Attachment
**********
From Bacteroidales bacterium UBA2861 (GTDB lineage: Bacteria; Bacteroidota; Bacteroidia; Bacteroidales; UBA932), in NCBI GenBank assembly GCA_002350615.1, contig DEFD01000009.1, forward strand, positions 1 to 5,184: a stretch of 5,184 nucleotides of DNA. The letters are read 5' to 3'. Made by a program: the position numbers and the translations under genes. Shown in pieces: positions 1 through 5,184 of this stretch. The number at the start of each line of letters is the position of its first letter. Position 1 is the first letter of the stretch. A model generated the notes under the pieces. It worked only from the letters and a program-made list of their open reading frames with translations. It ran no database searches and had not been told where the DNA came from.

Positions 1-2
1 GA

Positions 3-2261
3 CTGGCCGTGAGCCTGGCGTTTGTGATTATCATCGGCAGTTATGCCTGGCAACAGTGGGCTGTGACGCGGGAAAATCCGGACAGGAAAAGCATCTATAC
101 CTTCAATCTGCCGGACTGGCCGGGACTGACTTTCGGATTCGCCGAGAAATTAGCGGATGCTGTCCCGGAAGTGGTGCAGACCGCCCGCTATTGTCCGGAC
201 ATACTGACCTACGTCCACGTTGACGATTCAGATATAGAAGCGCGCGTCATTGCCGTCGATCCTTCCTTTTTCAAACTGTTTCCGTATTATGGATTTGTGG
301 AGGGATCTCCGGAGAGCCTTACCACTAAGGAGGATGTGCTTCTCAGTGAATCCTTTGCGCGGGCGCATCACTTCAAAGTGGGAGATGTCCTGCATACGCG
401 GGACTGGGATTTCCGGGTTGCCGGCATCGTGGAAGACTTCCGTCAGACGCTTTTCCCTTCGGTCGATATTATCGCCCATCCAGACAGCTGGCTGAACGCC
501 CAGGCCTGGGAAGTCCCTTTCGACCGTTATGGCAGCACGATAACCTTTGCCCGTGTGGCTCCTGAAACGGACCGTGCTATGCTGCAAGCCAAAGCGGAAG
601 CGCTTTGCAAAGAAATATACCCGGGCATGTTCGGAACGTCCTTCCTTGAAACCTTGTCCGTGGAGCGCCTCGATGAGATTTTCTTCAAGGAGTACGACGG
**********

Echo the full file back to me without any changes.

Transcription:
From Bacteroidales bacterium UBA2861 (GTDB lineage: Bacteria; Bacteroidota; Bacteroidia; Bacteroidales; UBA932), in NCBI GenBank assembly GCA_002350615.1, contig DEFD01000009.1, forward strand, positions 1 to 5,184: a stretch of 5,184 nucleotides of DNA. The letters are read 5' to 3'. Made by a program: the position numbers and the translations under genes. Shown in pieces: positions 1 through 5,184 of this stretch. The number at the start of each line of letters is the position of its first letter. Position 1 is the first letter of the stretch. A model generated the notes under the pieces. It worked only from the letters and a program-made list of their open reading frames with translations. It ran no database searches and had not been told where the DNA came from.

Positions 1-2
1 GA

Positions 3-2261
3 CTGGCCGTGAGCCTGGCGTTTGTGATTATCATCGGCAGTTATGCCTGGCAACAGTGGGCTGTGACGCGGGAAAATCCGGACAGGAAAAGCATCTATAC
101 CTTCAATCTGCCGGACTGGCCGGGACTGACTTTCGGATTCGCCGAGAAATTAGCGGATGCTGTCCCGGAAGTGGTGCAGACCGCCCGCTATTGTCCGGAC
201 ATACTGACCTACGTCCACGTTGACGATTCAGATATAGAAGCGCGCGTCATTGCCGTCGATCCTTCCTTTTTCAAACTGTTTCCGTATTATGGATTTGTGG
301 AGGGATCTCCGGAGAGCCTTACCACTAAGGAGGATGTGCTTCTCAGTGAATCCTTTGCGCGGGCGCATCACTTCAAAGTGGGAGATGTCCTGCATACGCG
401 GGACTGGGATTTCCGGGTTGCCGGCATCGTGGAAGACTTCCGTCAGACGCTTTTCCCTTCGGTCGATATTATCGCCCATCCAGACAGCTGGCTGAACGCC
501 CAGGCCTGGGAAGTCCCTTTCGACCGTTATGGCAGCACGATAACCTTTGCCCGTGTGGCTCCTGAAACGGACCGTGCTATGCTGCAAGCCAAAGCGGAAG
601 CGCTTTGCAAAGAAATATACCCGGGCATGTTCGGAACGTCCTTCCTTGAAACCTTGTCCGTGGAGCGCCTCGATGAGATTTTCTTCAAGGAGTACGACGG